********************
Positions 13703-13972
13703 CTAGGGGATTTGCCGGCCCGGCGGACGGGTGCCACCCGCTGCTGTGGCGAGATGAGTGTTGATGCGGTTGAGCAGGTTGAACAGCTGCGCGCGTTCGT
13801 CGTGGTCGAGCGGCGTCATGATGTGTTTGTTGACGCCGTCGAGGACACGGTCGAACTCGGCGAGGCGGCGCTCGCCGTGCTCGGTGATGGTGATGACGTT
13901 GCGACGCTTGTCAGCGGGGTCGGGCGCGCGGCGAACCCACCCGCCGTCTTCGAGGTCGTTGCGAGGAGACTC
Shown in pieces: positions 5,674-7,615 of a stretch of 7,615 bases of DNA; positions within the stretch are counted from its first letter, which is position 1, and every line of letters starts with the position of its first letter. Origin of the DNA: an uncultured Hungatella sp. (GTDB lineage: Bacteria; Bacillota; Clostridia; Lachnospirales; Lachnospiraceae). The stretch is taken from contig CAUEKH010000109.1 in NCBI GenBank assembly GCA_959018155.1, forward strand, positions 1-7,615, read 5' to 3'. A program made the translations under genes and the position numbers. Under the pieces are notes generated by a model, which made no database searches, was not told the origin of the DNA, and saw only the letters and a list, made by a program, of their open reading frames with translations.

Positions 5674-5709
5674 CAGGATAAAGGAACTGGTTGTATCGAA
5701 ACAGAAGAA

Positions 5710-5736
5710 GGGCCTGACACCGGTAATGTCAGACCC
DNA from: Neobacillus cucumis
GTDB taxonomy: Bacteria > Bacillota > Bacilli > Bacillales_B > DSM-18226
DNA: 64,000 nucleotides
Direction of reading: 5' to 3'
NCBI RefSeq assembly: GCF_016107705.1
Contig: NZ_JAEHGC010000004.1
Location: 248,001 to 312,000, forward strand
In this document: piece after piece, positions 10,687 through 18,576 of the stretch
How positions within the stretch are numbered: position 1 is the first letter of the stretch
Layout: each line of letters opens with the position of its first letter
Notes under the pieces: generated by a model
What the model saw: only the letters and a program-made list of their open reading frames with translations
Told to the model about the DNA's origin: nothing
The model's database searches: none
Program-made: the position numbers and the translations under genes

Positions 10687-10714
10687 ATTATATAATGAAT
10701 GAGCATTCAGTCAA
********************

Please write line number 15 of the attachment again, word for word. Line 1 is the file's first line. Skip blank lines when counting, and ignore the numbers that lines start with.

NCBI RefSeq assembly: GCF_016107705.1